TPAC
Toronto Police Accountability Coalition
 

Bulletins

Toronto Police Accountability Bulletin No. 34, February 21, 2007



February 21 2007

1. Police Complaints Bill 103 at Committee
2. The sorry state of police complaints in British Columbia
3. Closing the information door at police headquarters
4. Police have a hand in appointing judges
5. Colliding police cars



Toronto Police Accountability Bulletin No. 34, February 21, 2007

This bulletin is published monthly by the Toronto Police Accountability Coalition, a group of individuals and organizations in Toronto interested in police policies and procedures, and in making police more accountable to the community they are committed to serving. Our website is http://www.tpac.ca
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In this issue:
1. Police Complaints Bill 103 at Committee
2. The sorry state of police complaints in British Columbia
3. Closing the information door at police headquarters
4. Police have a hand in appointing judges
5. Colliding police cars
6. Subscribe to the Bulletin
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1. Police Complaints Bill 103 at Committee

The Justice Policy Committee of the Ontario Legislature held public hearings on Bill 103 three weeks ago, and then considered a total of 68 amendments by committee members. But of course only the 13 amendments proposed by the Liberals government carried and will go to the full Assembly when it reconvenes in mid-March.

Only one government amendment was substantial; the rest were technical and administrative in nature. The substantial change was to establish (in a new Section 24.1) the ability of the government to appoint regional advisory committees consisting of local people and others. This was a change that TPAC and others had urged the government to make in the hope it would provide some accountability to the Director of Complaints.

But the government made no change to ensure that investigations are independent or that investigators are not entirely consumed by the police culture.

In short, the new system is a marginal improvement on the old system. Its success will depend on both the quality of the person appointed the first director and the extend to which the government provides adequate funding. After the optimism of the LeSage report, the Bill as amended is disappointing. The opportunity of establishing a viable police complaints system comes along only every twenty years or so  its fair to say that the McGuinty government has missed this opportunity when it had every chance to capitalize on it.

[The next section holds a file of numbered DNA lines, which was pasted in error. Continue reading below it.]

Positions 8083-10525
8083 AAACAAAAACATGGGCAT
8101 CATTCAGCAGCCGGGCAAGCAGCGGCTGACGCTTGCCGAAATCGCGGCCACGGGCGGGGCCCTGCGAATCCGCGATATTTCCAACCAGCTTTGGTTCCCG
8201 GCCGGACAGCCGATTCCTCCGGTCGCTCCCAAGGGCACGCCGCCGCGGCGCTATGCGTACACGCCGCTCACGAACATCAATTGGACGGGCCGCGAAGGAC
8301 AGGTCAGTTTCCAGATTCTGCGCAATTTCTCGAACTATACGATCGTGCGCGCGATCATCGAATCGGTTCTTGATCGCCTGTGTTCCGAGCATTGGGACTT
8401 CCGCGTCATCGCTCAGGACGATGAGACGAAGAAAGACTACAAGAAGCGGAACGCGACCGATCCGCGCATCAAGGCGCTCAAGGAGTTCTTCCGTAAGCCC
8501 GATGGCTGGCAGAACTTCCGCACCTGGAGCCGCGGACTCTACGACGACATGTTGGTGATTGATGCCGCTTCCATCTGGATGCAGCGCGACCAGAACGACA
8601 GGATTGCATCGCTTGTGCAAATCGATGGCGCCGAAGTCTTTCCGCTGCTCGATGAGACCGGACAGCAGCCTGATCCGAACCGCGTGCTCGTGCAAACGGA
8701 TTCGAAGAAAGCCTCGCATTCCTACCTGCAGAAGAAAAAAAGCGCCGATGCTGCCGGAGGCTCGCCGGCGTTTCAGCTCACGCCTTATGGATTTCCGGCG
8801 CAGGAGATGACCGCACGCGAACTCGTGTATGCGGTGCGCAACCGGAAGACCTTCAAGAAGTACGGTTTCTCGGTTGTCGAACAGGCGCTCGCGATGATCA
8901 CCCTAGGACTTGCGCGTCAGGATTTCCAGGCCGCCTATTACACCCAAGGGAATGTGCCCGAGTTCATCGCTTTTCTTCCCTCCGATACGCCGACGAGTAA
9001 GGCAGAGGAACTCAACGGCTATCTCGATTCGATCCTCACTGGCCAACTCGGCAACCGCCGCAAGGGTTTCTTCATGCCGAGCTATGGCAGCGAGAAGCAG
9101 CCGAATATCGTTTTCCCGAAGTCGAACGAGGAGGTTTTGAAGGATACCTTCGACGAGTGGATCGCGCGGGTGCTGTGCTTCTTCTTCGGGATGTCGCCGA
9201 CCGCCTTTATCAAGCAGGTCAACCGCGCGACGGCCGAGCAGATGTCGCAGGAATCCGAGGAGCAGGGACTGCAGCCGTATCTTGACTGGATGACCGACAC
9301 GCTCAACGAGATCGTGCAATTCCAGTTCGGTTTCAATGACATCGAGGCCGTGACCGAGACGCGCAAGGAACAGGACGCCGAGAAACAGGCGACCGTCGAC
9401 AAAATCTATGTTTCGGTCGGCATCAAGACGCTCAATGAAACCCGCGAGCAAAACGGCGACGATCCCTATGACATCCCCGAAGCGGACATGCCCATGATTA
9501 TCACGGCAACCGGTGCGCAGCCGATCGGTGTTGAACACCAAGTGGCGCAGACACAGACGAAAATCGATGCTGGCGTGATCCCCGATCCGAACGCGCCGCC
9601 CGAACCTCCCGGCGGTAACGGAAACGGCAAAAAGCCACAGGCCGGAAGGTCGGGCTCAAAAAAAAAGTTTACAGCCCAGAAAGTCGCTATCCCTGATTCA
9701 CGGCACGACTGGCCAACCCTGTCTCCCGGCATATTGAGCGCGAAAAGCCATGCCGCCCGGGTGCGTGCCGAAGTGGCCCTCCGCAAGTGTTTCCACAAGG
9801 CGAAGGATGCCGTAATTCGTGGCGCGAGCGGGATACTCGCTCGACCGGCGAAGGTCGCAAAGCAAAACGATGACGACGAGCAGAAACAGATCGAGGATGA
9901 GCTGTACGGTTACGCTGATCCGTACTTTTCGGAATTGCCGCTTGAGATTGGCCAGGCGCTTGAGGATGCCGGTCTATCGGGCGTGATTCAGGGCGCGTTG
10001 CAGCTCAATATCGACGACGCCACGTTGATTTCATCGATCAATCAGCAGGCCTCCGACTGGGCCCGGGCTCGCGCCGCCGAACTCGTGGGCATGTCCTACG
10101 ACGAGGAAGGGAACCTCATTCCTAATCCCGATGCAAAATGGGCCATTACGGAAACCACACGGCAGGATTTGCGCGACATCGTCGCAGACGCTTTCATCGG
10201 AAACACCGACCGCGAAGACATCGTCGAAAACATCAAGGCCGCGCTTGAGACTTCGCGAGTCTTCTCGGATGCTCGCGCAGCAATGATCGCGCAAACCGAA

2. The sorry state of police complaints in British Columbia

Problems with the police complaints procedure in British Columbia are not new. In 2001 a Committee was appointed by the B.C. Legislature to review the situation, and before it could report it accepted the resignation of the complaints Commissioner, Dan Morrison. (Morrison had refused to look into the death of Frank Paul, an aboriginal left in an ally to die. That case is again in the news, since a witness has stepped forward and has asked again for an investigation.) When the committee reported in August 2002, it recommended a long list of changes to the complaints system.

Two weeks ago, a study by a former judge was released. It shows how weak and unsatisfactory the police complaints system in British Columbia remains. Former Supreme Court judge Josiah Wood was asked by the BC provincial government to review complaints about municipal police forces. His study audited a random sample of 294 complaints from eleven independent municipal police forces.

His general conclusion, that a majority of complaints were investigated in a manner that was reasonable and appropriate, is completely undermined by the cases not investigated well. Judge Wood found that 56 investigations (19 per cent) did not meet the `reasonable and appropriate test. All but four of these 56 complaints concerned serious abuses of police authority: 36 dealt with allegations of excess use of force, 5 with allegations of wrongful arrest, and 8 with allegations of wrongful search or seizure of property. In 20 of the complaints about excessive use of force by police, the judge concluded that the findings, conclusions, or recommendations were unreasonable or inappropriate. (p. C-41.)

He also found that of the 94 complaints of excessive use of force by police, in not a single case did the police investigators conclude that the complaint was substantiated. He said Investigators seemed reluctant or casual about investigations of potentially criminal misconduct by police officers. (p. 37) He found there were 46 cases where files were not forwarded to the Crown for criminal prosecution. He found there were often unexplained delays or a lack of rigour to the investigations done by the police.

One other conclusion: The factor which caused me the greatest concern .. [was] the lack of complete acceptance by the police of the concept of full civilian oversight. (Paragraph 29)

Judge Wood made a number of recommendations. The key problem was that the provincially appointed police complaints commissioner did not have adequate powers or resources.

None of this comes as a surprise to anyone in Ontario, except perhaps to Attorney General Michael Bryant, the person responsible for the weaknesses in Bill 103.

The full report of Judge Wood can be found at the web site of Pivot Legal Society which provides legal help to the residents of Vancouvers Downtown East Side. Pivot created the pressure, along with the British Columbia Civil Liberties Association, for this latest study to be undertaken. The web site is http://www.pivotlegal.org/pdfs/Report.pdf

3. Closing the information door at police headquarters

Its not easy reporting on what is happening at police headquarters when requests for basic information are denied. David Seglins, the CBC radio reporter on the police beat was before the January meeting of the Toronto Police Services Board as a deputant to outline his frustration.